This is an issue we have struggled with quite a bit over the years. There are
all kinds of factors that contribute to the problems you mention. Probably the
biggest factor is ignorance in setting up the encoding in the first place. I
have encountered a number of recording over the years that clearly did not
maintain the same levels from the setup tone to the program. It shouldn't be
the case, given the normal setup of the processor to the recorder, but it
certainly appeared to be the case.
Much of the material we deal with is on magnetic film. In some dubbing
operations, we found that the machine room operator would record the
and setup tones on a different reel of stock from that used for the actual
recording. Also, I have seen the bias drift on some mag recorders, usually
creeping upward with the length of time that they were in the "record" mode.
Obviously this will have an effect on the overall level, as well as the HF
Beyond that, I have encountered more than a couple of systems that were out of
spec. Unless you have the test setup used by Dolby to confirm the record/repro
parameters, there is simply no way of knowing if the compander is operating
properly (especially with SR).
We send in all of our cards (over 60) last year to have them all
checked. We had
this done 3 years ago as well. Five were found to have drifted out of spec.
When I was doing some work years ago with Dolby B processors, I found
I had experimented with to be out of spec. With Dolby C, it gets even worse.
In some situations, we have applied some corrective EQ to get the
to what we *think* is the correct response. A highly subjective process, to be
We just did a whole batch of reels that were recorded in Dolby A on 35MM film
around 1975 or so, by a studio in New York. The HF response on the pink noise
was down so far that we couldn't even get it back into spec with the Jensen
preamps we use. My guess is that is was probably never flat to start with.
In situations where no pink noise or multi-frequency tones are provided, it's
really a crap shoot.
Oh, and then there are the reels labeled with Dolby stickers which
Scott D. Smith
Chicago Audio Works, Inc.
Quoting "Richard L. Hess" <[log in to unmask]>:
> I was just checking out my Dolby 422s that I finally installed. One
> complete unit for four channels of B/C/S repro and one that was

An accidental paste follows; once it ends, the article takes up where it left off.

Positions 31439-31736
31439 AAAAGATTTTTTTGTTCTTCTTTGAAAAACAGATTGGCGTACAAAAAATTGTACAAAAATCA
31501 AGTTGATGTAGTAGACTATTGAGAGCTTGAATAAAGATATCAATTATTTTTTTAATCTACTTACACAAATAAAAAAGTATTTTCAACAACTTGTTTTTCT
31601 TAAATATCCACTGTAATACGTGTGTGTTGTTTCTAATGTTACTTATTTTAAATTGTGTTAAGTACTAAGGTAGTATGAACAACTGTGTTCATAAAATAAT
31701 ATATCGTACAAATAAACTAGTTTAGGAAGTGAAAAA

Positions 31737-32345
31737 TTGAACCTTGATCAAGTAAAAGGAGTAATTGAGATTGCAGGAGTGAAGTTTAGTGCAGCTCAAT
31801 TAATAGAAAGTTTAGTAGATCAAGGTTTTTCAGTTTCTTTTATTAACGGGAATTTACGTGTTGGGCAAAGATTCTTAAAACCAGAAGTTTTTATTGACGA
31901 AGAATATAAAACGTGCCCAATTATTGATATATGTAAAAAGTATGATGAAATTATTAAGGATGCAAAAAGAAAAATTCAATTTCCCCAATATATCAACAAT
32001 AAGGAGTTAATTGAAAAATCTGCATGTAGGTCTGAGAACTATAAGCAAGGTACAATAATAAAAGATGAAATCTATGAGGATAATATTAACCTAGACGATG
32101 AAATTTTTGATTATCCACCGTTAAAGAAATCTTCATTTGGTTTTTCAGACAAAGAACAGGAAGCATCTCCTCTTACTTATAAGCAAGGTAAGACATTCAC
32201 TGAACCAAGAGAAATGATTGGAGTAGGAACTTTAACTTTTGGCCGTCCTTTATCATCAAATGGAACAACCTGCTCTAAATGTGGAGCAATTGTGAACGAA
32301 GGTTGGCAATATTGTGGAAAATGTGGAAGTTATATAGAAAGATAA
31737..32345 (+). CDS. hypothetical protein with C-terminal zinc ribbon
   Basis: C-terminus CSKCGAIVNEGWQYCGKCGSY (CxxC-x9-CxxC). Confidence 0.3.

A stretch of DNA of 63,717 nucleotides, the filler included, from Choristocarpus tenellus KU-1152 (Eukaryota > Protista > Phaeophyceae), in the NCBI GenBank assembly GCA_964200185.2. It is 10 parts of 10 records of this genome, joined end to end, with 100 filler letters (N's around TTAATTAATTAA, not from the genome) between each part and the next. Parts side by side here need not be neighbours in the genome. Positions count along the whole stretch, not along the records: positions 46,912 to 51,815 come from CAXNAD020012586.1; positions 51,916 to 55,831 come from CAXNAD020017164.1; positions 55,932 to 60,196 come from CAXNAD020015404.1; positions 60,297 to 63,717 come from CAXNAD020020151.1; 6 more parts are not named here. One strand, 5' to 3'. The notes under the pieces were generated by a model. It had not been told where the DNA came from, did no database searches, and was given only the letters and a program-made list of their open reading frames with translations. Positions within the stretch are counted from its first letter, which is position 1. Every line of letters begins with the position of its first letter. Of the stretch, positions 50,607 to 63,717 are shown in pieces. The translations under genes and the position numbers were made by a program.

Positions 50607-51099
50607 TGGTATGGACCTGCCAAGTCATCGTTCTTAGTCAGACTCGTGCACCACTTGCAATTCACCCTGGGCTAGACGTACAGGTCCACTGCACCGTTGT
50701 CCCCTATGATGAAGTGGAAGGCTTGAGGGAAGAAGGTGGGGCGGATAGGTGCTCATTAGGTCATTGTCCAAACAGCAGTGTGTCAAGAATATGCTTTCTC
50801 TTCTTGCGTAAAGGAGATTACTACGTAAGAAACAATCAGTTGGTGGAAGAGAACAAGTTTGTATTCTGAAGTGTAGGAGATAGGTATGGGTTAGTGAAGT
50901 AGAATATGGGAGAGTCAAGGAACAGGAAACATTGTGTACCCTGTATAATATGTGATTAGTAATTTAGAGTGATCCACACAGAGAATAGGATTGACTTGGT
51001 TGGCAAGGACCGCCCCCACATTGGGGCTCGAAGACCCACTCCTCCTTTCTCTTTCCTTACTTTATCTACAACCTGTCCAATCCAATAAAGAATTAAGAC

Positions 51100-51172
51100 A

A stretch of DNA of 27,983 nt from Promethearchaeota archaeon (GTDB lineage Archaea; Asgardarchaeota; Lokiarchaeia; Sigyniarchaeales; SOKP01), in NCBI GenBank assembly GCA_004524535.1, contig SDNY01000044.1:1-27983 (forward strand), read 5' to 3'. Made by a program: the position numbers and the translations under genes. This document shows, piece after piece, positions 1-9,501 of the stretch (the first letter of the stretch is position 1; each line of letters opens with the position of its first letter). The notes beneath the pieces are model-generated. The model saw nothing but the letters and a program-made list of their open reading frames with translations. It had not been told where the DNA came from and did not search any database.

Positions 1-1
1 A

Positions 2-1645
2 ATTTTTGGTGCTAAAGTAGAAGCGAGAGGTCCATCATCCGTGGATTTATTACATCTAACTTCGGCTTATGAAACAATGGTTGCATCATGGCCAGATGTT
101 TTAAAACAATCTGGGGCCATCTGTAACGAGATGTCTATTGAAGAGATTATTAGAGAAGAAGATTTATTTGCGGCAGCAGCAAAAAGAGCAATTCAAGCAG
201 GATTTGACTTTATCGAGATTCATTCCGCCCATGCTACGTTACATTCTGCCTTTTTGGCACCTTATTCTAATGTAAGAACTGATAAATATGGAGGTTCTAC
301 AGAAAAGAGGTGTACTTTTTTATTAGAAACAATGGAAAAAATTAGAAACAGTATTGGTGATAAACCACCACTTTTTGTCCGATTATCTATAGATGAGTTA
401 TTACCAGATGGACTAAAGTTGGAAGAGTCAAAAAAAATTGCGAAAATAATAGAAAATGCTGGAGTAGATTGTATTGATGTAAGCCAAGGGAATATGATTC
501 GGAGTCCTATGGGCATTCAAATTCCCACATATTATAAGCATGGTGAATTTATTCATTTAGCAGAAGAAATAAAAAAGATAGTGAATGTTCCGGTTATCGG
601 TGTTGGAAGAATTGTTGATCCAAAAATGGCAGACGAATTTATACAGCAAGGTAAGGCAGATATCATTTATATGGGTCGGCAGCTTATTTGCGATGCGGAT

> missing the "S" board, so it only has B/C repro. Got half my money
> back from seller. Feel good overall.
> Anyway, I played a tape that had a tone on it and aligned the tone
> properly on the 422 and it sounds a bit muffled, I increased the
> level going into the processor about 2 dB and it sounds much more
> natural, the way I remembered it. It was a tape from 1975 that I had
> done of the Met Opera Ring broadcasts - done by remote control since
> I was there in the audience during the broadcast.
> So, any thoughts/tricks/methods anyone would care to share for
> adjusting processors for better sound?
> This is a topic I don't think has been covered recently. I know the
> way one tape sounded the best was when I turned off the Dolby A
> DESPITE a bright yellow Dolby A sticker on the reel--along with the
> proper name for the album!
> Also it took three dbx I processors before I got one I liked. The
> older 411s that I now have (rack mount cards) sound as good as the
> best of the compact units (the 150, not the 150X that I had).
> Don't bother saying, "I don't like NR" as that doesn't matter now. It
> did when we used it, but the fact is we have tapes encoded for this
> and it's like a marriage vow: for better or for worse.
> As a refresher, we have:
> Dbx I and II
> Dolby A, B, C, S, and SR (the first and last being professional)
> Telcom C4(d) and its consumer derivative Nakamichi HighCom II
> I have processors for all of the above. There was at least one,
> possibly two, Burwen companders. The one I'm aware of had a 3:1
> linear decibel compression/expansion.
> I've also come to the conclusion that for rarely used formats, you
> can ingest into the computer, then go back out and in to the computer
> through the processor, doing as many channels as you can in each
> pass. Not fast, but better than maintaining 16 channels of rarely
> used NR.
> I did this successfully when supplied with a WAV file of encoded
> Telcom C4 and sent back a WAV file after decoding.
> P.S. for those who care, here are the quantities of channels I
> currently have available:
> Dbx I (16 channels in 411 cards plus 11 spares)
> Dbx II (4 channels installed, 4 backup)
> Dolby A (16 channels installed plus about 40 spare Cat22 cards)
> Dolby B (8 channels in Dolby 422s, 4 channels in Teac AN180s, built
> into Dragons)
> Dolby C (8 channels in Dolby 422s, built into Dragons)
> Dolby S (4 channels in Dolby 422s)
> Dolby SR (I think I have about 8 cards)
> Telcom C4(d) (4 cards)
> Nakamichi HighCom II (2 channels)
> Tape Restoration Seminar: MAY 9-12, 2006; details at Web site.
> Richard L. Hess email: [log in to unmask]
> Aurora, Ontario, Canada (905) 713 6733 1-877-TAPE-FIX
> Detailed contact information: http://www.richardhess.com/tape/contact.htm